Among the 42 brand-new and very proud American citizens at the swearing-in ceremony in Vicksburg National Military Park, Friday, Sept. 17, was one special lady of Argentine descent who I am honored to know as my sister-in-law. She has been a member of our family for six years, and I am pleased to now welcome her to our bigger, national family.
Earlier this year, another close friend of mine joined our national family. He is of Indian descent, and we worked together for several years. He wasn't a federal employee as I am, because he was not yet a citizen when he lived here in Jackson, but he worked for our office through cooperation with a university. He is possibly the most genuine, most kind-hearted and dedicated person that I've ever befriended, and I celebrate the fact that he is now also my national brother.
This national family I'm referring to is all of us Americans. All families have a family tree, and our national family tree has roots reaching from many different countries. Indeed, with the exception of Native Americans, we all can trace our roots back to some foreign land.
Back when I was a college student, I worked through the summer and Christmas holidays at a poultry plant in Scott County. I came to know many immigrants of both documented and non-documented status. My personal experience with my non-documented co-workers at that time was that they were hard workers, cheerfully accepting any job available, and did that job to the best of their ability. Their work ethic and performance were excellent, as their livelihood depended on it.
Legal inconsistencies from one state to another cause issues that arise with undocumented immigrants. One example of an inconsistency among the states is the ability to obtain a driver's license. While a driver's license is a state-issued identification, its importance as the modern de-facto universal method of photo identification has far reaching consequences.
It would make sense to me to have national consistency when dealing with issues of our national family. One state, going it alone in their attempt to discriminate against a group of people, can deteriorate the perceived social diplomacy of our entire country, much the way that one small church threatening to burn copies of a religious book can undermine the international regard of our entire national family.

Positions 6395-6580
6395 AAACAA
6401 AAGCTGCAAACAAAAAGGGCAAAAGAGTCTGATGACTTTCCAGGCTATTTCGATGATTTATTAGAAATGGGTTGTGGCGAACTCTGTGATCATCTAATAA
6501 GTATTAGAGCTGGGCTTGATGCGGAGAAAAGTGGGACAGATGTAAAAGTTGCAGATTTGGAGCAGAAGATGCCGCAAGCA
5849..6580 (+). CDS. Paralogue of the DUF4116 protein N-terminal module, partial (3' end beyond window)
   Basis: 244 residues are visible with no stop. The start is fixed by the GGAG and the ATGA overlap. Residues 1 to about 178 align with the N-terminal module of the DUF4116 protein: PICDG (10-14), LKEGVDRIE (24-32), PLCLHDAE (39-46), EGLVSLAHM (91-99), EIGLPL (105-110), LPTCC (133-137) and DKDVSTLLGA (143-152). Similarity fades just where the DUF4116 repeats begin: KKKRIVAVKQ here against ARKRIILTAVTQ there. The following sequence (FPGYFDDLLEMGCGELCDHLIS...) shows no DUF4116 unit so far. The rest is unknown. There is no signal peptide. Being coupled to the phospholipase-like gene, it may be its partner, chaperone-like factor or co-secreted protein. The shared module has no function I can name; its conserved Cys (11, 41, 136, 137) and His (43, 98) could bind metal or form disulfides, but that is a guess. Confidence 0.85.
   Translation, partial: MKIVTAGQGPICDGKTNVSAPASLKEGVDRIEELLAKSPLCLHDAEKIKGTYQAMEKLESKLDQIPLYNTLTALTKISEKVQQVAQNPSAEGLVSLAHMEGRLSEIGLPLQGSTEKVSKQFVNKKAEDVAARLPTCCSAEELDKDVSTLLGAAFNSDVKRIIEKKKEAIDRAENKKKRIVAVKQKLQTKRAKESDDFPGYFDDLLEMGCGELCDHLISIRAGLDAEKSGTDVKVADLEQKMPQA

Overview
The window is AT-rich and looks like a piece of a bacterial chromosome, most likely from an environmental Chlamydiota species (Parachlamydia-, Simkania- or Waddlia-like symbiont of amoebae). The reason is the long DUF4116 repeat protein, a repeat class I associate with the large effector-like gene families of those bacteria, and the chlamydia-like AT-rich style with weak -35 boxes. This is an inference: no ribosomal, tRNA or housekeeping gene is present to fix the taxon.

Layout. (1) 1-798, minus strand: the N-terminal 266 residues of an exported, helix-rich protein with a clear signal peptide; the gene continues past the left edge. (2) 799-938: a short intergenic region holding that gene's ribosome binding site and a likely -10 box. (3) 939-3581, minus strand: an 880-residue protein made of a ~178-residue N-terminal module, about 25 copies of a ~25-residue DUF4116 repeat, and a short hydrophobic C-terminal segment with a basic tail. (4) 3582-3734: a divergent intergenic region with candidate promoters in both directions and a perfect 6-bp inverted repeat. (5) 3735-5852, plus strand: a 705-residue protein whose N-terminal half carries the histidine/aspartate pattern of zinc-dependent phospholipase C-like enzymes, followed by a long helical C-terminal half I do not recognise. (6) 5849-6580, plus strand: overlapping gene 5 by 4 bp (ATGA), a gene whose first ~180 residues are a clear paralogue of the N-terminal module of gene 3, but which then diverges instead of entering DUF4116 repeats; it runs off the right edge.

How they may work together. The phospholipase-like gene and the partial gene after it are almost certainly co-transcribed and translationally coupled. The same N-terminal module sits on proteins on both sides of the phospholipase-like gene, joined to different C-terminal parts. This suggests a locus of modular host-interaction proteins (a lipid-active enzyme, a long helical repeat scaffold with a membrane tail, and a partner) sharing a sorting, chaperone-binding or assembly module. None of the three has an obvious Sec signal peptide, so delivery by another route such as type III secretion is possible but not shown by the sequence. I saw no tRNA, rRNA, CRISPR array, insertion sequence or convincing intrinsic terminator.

Even as a conservative (albeit, a moderate and reasonable conservative), I can still appreciate and celebrate the historical significance of our first black president and our first Hispanic Supreme Court justice. It truly is a remarkable ascent in both cases. Such events inspire whole new groups of people, and they reflect the diversity of our national family.
I once found myself in an emergency room in Miami, Fla. I was alone—no family or close friends to look out for or comfort me. English was a second language to everyone I came in contact with. I know this because everyone, from the parking lot security guard to all the nurses and doctors I encountered, spoke Spanish first. Once they realized that I didn't understand, they reverted to perfect and proper English. I remember realizing that I was the one who was different in that particular community; I was the minority, and I was helpless and totally at the mercy of my brothers and sisters of other lineage. They were all professional caregivers, and I credit them for my life and well being today.
America is the cultural melting pot of the world, but sometimes we are hesitant to accept those who look differently, speak differently or worship differently than we do. I suspect Native Americans could think the same of our ancestors.
Can so many diverse cultures coexist as a national family? I am a person of faith, and I am hopeful that we will.
Some of us who are born into our national family may fail to comprehend the dedication and patience required to become a citizen. My advice is to attend a swearing-in ceremony just once and witness the joy and celebration of those who just want to be part of our family.
My hope is that our national family will learn to play well with others and that we will remember that our family tree has a strong system of far-reaching roots that would make local horticulturalist Felder Rushing proud.
Welcome to the "National Family."
Great article, Scott. Proud to have you as a neighbor. Diana
Really good column, Scott. Are you sure you're a Republican? You're way too level-headed to be one...lol!
- golden eagle
This gig will get Scott ex-republicanized. He'll be thrown out the GOP for sure.